A ninth-grade dropout who kills a woman during a botched bank holdup, Rideau uses his years in solitary confinement on death row to confront his own crime and educate himself about the broader world that has banished him. Then, as editor of The Angolite, he uses his newfound knowledge on behalf of others, forging what would become not only the best prison newspaper in America, but a model for journalists everywhere. Rather than succumbing to bitterness and hatred – or slavishly siding with prison officials to better his own chances for release – Rideau turns the paper into a crusading voice for fairness and justice. He takes readers deep inside the American penal system, repeatedly exposing its brutality, racial bias and corruption through honest and determined reporting. At the same time, he uses the tale of his own case – one fraught with the racial politics of the Deep South – to lay bare the separate and unequal legal system that has outlasted Jim Crow.
For his reporting alone, Rideau has made a critical and lasting contribution to our understanding of a prison system that long ago gave up on the notion of rehabilitation. But his memoir goes far beyond the limitations of journalism. He brings to his story a deep devotion to the power of literature, drawing on traditions as diverse as St. Augustine and Frederick Douglass to craft a dramatic and moving tale that is both deeply felt and richly observed. In refusing to be cast as a cold-blooded murderer, Rideau never presents himself as a saint – only as a man who, with all his flaws, manages to come through the trials of life, including those he has inflicted on himself and others, and achieve something beyond his personal freedom, something rare and wondrous: true salvation.
– Eric Bates 2011 finalist judgesExecutive Editor, Rolling Stones
A heaviness settled on me, as it has before and will again – a sense of death. My chest feels tight; I feel cramped and smothered. I literally ache from despair. Long ago, a cruel world that regarded by ambitions as insolence and my claim to equality as blasphemy ignited in me fires of frustration fueled by ignorance. I stand in the ominous silence of this steel tomb and contemplate the utter destruction of life that followed – my victim’s, my family’s, my own. I agonize for what has been lost, what could have been. From this wreckage, I will save something yet, though I cannot see how. I look at the books on my bunk. I know they are the keys to keeping my sanity, and they are also my salvation. If I die here, I am not going to die an ignorant man. I am going to learn something about the world and taste something of life before I leave it, if only through books. And if I somehow survive this experience, I am going to need all the education I can milk from these books.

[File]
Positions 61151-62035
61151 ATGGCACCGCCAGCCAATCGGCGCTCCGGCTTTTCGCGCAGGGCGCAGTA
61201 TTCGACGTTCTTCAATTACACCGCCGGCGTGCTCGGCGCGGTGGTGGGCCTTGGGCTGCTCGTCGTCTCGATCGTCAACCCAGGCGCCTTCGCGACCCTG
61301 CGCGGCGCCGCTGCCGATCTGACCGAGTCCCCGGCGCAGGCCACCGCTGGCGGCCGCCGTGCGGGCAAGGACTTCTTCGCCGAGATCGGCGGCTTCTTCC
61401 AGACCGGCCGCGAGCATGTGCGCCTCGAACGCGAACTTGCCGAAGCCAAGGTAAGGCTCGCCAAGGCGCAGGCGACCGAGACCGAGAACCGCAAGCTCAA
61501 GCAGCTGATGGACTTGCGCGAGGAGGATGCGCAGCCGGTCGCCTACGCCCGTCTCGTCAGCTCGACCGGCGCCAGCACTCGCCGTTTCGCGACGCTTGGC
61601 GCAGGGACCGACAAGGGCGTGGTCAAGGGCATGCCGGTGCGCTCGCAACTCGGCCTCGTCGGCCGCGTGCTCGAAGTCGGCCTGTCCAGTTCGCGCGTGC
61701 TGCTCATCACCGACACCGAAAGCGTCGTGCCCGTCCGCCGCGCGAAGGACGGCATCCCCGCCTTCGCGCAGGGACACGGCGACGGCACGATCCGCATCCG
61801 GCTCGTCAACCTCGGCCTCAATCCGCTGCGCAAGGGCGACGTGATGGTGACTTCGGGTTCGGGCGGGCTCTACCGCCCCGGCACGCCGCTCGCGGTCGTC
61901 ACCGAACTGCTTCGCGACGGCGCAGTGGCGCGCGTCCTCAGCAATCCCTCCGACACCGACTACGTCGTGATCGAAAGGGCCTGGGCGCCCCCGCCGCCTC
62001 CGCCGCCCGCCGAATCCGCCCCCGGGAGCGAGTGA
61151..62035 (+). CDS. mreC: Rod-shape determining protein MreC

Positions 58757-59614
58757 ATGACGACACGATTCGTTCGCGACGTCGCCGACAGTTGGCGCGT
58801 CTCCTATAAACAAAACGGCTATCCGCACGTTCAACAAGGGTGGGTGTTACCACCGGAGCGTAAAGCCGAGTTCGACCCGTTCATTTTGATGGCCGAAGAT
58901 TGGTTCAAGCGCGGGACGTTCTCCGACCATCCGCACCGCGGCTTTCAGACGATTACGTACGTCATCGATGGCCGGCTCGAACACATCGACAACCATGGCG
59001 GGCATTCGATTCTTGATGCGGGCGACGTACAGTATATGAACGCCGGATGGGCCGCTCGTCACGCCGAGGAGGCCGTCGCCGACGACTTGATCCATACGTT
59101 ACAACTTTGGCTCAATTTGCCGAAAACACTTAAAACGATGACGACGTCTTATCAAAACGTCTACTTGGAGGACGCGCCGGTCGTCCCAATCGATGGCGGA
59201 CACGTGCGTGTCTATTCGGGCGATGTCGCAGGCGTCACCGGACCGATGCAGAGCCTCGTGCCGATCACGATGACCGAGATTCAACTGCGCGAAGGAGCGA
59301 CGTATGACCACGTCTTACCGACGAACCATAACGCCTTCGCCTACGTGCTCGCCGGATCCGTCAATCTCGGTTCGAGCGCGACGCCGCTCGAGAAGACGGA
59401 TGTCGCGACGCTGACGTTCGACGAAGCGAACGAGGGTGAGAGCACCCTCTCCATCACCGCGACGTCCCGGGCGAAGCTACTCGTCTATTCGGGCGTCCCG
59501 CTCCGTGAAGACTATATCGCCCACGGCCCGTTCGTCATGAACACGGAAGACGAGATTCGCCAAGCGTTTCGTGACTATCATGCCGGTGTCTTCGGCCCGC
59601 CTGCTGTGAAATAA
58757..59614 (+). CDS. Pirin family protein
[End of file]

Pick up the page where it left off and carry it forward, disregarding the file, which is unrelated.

2011 Nonfiction Runner-up
Isabel Wilkerson - The Warmth of Other Suns
“I am thrilled to be among the inspiring authors who have been honored with this now legendary award. I was so very moved by the judges’ citation. It was clear that they truly understood the magnitude of this universal human story and my devotion to telling it through the hearts and journeys of those little known people who had the courage to defect a repressive regime within the borders of their own country, and ultimately, changed it, north and south. By that simple step, freeing us all.”
— Isabel Wilkerson
Isabel Wilkerson, who spent most of her career as a national correspondent and bureau chief at The New York Times, is the first black woman to win a Pulitzer Prize in the history of American journalism and was the first black American to win for individual reporting.
Inspired by her own parents’ migration, she devoted fifteen years to the research and writing of The Warmth of Other Suns. She interviewed more than 1,200 people, unearthed archival works and gathered the voices of the famous and the unknown to tell the epic story of the relocation of an entire people in The Warmth of Other Suns.
A heavy snow fell outside. In a symbolic kind of way, snow was to Chicago what cotton was to Mississippi. It blanketed the land. It was inevitable. Both were so much a part of the landscape of either place that where you saw snow you by definition would not see cotton and vice versa. Coming to Chicago was a guarantee that you would not be picking cotton. The people sitting at this dining room table this late winter night had chosen snow over cotton.
The Great Migration and the Power of a Single Decision
Sometimes, a single decision can change the course of history. Join journalist and author Isabel Wilkerson as she tells the story of the Great Migration, the outpouring of six million African Americans from the Jim Crow South to cities in the North and West between World War I and the 1970s. This was the first time in American history that the lowest caste people signaled they had options and were willing to take them — and the first time they had a chance to choose for themselves what they would do with their innate talents, Wilkerson explains. “These people, by their actions, were able to do what the powers that be, North and South, could not or would not do,” she says. “They freed themselves.”